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Obama criticises Hillary for past support for free trade agreement

Democrat Barack Obama sharply criticised Hillary Clinton on Sunday for her past support of the North American Free Trade Agreement, saying the former first lady had changed her mind about the trade agreement only after becoming a presidential candidate.

  • AP
  • Published: 00:27 November 20, 2007
  • Gulf News

  • Image Credit: Reuters
  • Democratic presidential candidate Barack Obama speaks to supporters during a campaign stop at Excelsior Middle School in Marion, Iowa on Sunday.

Marion, Iowa: Democrat Barack Obama sharply criticised Hillary Clinton on Sunday for her past support of the North American Free Trade Agreement, saying the former first lady had changed her mind about the trade agreement only after becoming a presidential candidate.

"I think it's important to note that Senator Clinton was a cheerleader for NAFTA for more than a decade," Senator Obama said at a news conference where he accepted the endorsement of a regional chapter of the United Auto Workers.

Smart campaign

"I realise that changing your position to suit the politics of the moment might be smart campaign tactics but isn't the kind of strong, principled leadership America needs right now," Obama said. He commented at the start of a two-day swing through Iowa, where the voting begins on January 3.

Polls show Obama, Clinton and former North Carolina senator John Edwards in a tight race in Iowa even as Clinton holds a wide lead in most national surveys. All three candidates are campaigning in the state in the run-up to the Thanksgiving holiday.

Obama, whose largest base of support lies with affluent and well-educated voters, has sought to burnish his credentials among middle- and working class Democrats.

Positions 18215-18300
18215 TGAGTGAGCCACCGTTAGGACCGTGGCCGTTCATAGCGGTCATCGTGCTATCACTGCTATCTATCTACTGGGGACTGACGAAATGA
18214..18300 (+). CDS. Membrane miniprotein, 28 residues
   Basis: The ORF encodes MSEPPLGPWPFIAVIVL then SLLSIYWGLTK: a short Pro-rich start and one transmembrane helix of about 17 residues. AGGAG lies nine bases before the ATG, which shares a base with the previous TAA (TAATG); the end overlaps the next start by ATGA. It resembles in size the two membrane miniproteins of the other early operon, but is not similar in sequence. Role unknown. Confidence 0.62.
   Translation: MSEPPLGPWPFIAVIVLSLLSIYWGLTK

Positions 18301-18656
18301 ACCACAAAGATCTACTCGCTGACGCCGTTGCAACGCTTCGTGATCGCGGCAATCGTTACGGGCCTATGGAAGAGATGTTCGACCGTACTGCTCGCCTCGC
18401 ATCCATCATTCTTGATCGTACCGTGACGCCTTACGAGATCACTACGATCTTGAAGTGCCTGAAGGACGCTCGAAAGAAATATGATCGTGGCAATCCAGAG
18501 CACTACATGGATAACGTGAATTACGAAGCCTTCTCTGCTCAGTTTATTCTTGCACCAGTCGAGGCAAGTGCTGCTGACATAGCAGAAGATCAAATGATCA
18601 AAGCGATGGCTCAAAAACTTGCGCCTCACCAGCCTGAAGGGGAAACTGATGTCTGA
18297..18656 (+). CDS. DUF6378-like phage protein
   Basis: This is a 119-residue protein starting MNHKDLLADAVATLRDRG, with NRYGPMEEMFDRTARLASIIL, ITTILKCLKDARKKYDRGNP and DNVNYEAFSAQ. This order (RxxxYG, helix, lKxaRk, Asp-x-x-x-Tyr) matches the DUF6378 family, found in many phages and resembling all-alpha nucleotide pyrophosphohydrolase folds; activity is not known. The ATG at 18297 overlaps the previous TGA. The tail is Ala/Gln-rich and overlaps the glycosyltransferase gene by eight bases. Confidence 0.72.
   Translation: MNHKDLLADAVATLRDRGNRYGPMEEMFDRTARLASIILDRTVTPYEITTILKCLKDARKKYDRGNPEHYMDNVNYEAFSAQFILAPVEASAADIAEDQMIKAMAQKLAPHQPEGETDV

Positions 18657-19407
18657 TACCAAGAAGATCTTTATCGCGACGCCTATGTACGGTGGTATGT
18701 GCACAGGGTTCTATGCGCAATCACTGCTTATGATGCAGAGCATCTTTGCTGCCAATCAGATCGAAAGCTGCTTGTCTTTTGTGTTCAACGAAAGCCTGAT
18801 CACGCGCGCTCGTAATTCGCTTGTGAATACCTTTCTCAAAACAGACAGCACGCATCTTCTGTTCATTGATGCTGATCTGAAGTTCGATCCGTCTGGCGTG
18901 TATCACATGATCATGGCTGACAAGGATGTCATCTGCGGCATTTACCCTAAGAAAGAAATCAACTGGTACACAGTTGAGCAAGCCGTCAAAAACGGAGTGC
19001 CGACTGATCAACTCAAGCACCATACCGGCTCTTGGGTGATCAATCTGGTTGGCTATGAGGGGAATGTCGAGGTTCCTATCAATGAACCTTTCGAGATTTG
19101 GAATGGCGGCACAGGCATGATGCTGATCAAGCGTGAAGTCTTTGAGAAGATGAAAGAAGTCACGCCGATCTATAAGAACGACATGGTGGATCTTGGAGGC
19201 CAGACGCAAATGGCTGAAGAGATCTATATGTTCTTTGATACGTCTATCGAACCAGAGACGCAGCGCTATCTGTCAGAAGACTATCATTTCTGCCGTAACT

Polls show Clinton running strong among those voters, while Edwards has run a tough-talking populist campaign aimed at wooing that group as well.

NAFTA was passed in 1993 with the strong support of President Bill Clinton, and eliminated most tariffs on goods traded between the United States, Canada and Mexico.

Since then, many Democrats and representatives of organised labour have roundly condemned NAFTA, arguing that it has favoured the rich while moving thousands of middle-class jobs out of the United States.

Edwards has called the agreement a "disaster". When pressed at a televised debate on Thursday on whether she still supported NAFTA, Clinton said the agreement had been a mistake "to the extent that it did not deliver on what we had hoped it would." Obama took note of those words Sunday.

"I was pleased to hear her say that because as more than 10,000 jobless Iowans know, that's what NAFTA has been," he said.

Obama also denounced as "slime politics" a flap created by a column published Saturday by conservative journalist Robert Novak.

Rindge, New Hampshire (AP) Making people angry is a good thing, presidential hopeful John McCain said in a speech aimed at playing up the Republican senator's outsider reputation.

"I didn't seek public office to go along, to get along," McCain said, trying to remind voters of the "maverick" label that helped him defeat then-Texas Governor George W. Bush in New Hampshire presidential nominating primary in 2000.

"I went to Washington to get something done for the people who sent me there. And since then, I know I've made some people angry." McCain said Democratic candidate Hillary Clinton has done everything she can to land on the popular side of most issues.

"On the one hand, Senator Clinton says we can't abandon Iraq to Al Qaida and the influence of Iran. On the other, she wants a firm deadline for withdrawal that would do just that," McCain said.

"Senator Clinton rejected unconditional talks with Iran, but now says she would negotiate with no preconditions."

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